Blog 3.1 - Letter to a Skeptic


A Strawman

A Strawman Fallacy is a way of building an argument wherein the person making the argument creates an image of reality that they can then tear down.  For example, a Democrat might say, “All Republicans hate minorities.”  The notion is preposterous (because it is too simplistic — there are 20-million registered Republicans in Amerca, and many of them are minorities), but, using a technique called Code Grooming — making the audience use your language — the persausion technique works by simply saying the fallacy over and over.  


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As we move into cultural anthropology, we will be looking at the stories we like to tell ourselves.  In many cases, these stories are simply crafted for the sake of ease (and marketing).  By building a profile (a set of tendencies that reveal a person’s interests), marketers, politicians, police officers, and every day citizen draw conclusions based on collective information and probably cause.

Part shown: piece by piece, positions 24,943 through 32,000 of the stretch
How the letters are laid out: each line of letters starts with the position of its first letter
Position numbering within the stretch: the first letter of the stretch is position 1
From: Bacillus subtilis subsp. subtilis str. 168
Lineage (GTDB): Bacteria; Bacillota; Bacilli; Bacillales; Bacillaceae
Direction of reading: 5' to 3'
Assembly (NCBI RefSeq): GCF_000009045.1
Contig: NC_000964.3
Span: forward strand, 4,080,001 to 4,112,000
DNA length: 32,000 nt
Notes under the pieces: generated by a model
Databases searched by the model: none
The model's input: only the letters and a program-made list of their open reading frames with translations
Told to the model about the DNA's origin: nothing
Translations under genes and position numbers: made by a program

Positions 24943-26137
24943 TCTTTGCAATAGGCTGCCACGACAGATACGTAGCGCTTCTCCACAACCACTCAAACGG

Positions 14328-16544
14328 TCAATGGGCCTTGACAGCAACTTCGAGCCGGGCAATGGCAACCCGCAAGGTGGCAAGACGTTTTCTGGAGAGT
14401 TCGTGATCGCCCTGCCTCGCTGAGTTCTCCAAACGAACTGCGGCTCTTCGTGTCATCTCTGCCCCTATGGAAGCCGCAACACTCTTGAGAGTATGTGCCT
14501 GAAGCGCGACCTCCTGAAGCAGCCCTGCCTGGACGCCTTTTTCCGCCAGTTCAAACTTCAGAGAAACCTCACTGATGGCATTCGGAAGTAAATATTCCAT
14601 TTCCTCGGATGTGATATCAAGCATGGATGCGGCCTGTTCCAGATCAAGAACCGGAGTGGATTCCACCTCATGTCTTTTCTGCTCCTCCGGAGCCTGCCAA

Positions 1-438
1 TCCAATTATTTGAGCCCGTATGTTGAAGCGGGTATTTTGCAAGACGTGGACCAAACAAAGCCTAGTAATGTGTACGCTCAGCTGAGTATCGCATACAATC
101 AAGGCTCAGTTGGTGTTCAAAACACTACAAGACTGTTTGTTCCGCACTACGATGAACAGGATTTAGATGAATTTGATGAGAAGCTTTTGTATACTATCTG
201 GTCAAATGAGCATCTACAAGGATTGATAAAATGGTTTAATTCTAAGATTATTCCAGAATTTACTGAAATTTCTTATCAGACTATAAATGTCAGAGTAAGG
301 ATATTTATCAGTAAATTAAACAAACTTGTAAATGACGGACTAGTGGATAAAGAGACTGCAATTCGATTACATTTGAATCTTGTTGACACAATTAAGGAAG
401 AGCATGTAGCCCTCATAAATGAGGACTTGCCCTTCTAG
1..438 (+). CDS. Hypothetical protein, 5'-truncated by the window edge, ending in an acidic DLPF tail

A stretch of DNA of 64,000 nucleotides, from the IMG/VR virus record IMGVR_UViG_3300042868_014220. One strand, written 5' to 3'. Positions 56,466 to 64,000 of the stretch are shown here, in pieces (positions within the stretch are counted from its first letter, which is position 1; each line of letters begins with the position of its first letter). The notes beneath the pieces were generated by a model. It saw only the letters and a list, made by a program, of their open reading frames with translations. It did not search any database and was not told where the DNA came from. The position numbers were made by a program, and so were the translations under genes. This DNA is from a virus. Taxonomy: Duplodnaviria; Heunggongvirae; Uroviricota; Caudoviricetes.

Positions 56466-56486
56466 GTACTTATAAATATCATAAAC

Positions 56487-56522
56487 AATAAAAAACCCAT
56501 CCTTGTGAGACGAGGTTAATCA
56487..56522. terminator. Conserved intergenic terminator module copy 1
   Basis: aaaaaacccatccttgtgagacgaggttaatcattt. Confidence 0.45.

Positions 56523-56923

As an Introduction to this, you have read Making Sense of God, a polemic (a pointed argument) directed at people who have no belief.  Like a police officer, you have been asked to gather information, synthesized it, and are ready to create a profile.  Using that profile and the pattern below (in the space provided), you will write a letter to the skeptic to persuade him/her.  To do so, you can use either

A Soft Sell 

An open argument based on compassion and virtue


A Hard Sell

An definitive argument intended to seal the deal

Whichever you choose, you have to move them to action.  In either case, think about the following:

Use this as a guideline (step-by-step), or as an umbrella (a set of directions that help you steer them into your goals, which is, ultimately, to move them toward faith. (This is a 5-Point Assignment, and you will be graded specifically on your attention to details — how effectively you get the reader to engage in your argument).  

© Jeff Thomas,